03 October 2010

Article: Why western-style democracy is not suitable for Africa

George Ayittey is the author of a commentary article titled "Why western-style democracy is not suitable for Africa", published on 20 August 2010 on the CNN news website.

The full text of the article can be read free of charge here:


Excerpts: "Western-style multi-party democracy is possible but not suitable for Africa. [...] The alternative is to take decisions by consensus. [...] In the early 1990s, following the collapse of the former Soviet Union, the winds of change swept across Africa, toppling long-standing autocrats. In our haste to democratize – and also as a condition for Western aid – we copied and adopted the Western form of democracy and neglected to build upon our own democratic tradition. The Western model allowed an elected leader to use power and the state machinery to advance the economic interests of his ethnic group and exclude all others [...]. Virtually all of Africa's civil wars were started by politically marginalized or excluded groups. At Africa's traditional village level, a chief is chosen by the Queen Mother of the royal family to rule for life. His appointment must be ratified by the Council of Elders, which consists of heads of extended families in the village. In governance, the chief must consult with the Council on all important matters. [...] If the chief and the Council cannot reach unanimous decision on an important issue, a village meeting is called and the issue put before the people, who will debate it until they reach a consensus. [...]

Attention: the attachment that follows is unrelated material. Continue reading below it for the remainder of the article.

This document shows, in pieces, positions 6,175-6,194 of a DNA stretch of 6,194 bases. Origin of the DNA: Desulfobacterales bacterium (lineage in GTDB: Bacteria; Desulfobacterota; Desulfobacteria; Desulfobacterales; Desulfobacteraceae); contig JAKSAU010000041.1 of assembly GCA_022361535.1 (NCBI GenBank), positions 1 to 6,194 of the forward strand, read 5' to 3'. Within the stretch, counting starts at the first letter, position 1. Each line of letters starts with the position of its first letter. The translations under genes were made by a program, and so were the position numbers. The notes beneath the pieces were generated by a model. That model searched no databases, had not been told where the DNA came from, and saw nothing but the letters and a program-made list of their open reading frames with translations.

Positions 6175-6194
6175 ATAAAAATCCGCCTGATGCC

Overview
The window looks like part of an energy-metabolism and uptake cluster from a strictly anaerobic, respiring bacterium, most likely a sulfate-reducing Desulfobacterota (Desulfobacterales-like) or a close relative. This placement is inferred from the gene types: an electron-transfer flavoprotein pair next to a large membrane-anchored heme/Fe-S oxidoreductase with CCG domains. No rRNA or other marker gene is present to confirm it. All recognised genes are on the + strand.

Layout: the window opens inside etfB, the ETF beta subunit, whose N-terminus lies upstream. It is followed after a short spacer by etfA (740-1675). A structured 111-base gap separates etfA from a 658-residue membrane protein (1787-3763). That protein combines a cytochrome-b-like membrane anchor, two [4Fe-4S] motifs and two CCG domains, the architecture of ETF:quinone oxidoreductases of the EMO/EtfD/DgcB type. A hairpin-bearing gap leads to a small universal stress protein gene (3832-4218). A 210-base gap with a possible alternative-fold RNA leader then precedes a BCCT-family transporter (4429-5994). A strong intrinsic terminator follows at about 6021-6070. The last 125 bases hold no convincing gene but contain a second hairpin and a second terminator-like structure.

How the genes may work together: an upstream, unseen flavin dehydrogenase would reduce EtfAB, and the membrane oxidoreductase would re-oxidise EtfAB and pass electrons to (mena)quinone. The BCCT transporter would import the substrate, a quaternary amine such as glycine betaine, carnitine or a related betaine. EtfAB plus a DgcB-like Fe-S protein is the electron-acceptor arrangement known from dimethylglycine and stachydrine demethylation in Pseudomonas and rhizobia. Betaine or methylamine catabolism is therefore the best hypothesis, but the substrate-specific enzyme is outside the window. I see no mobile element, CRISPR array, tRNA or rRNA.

"If the chief is 'bad' he can be recalled by the Queen Mother, removed by the Council of Elders, or abandoned by the people, who will vote with their feet to settle somewhere else. [...] Africans could have built upon this system. In the West, the basic economic and social unit is the individual; in Africa, it is the extended family or the collective. The American says, 'I am because I am.' The African says, 'I am because we are.' The 'we' denotes the community. So let each group choose their leaders and place them in a National Assembly. Next, let each province or state choose their leaders and place them in a National Council. Choose the president from this National Council and avoid the huge expenditures on election campaigning that comes with Western-style democracy. Those resources can be better put to development in poor African countries. Next, let the president and National Council take their decisions by consensus. If there is a deadlock, refer the issue to the National Assembly. This type of democracy is in consonance with our own African heritage."

Ghanaian-born George Ayittey is a Distinguished Economist in Residence at American University, Washington, DC, a Research Fellow at the libertarian Independent Institute, and an Associate Scholar at the Foreign Policy Research Institute (FPRI). In 2008, the magazines "Prospect" (UK) and "Foreign Policy" (US) listed him as one of the "Top 100 Public Intellectuals".

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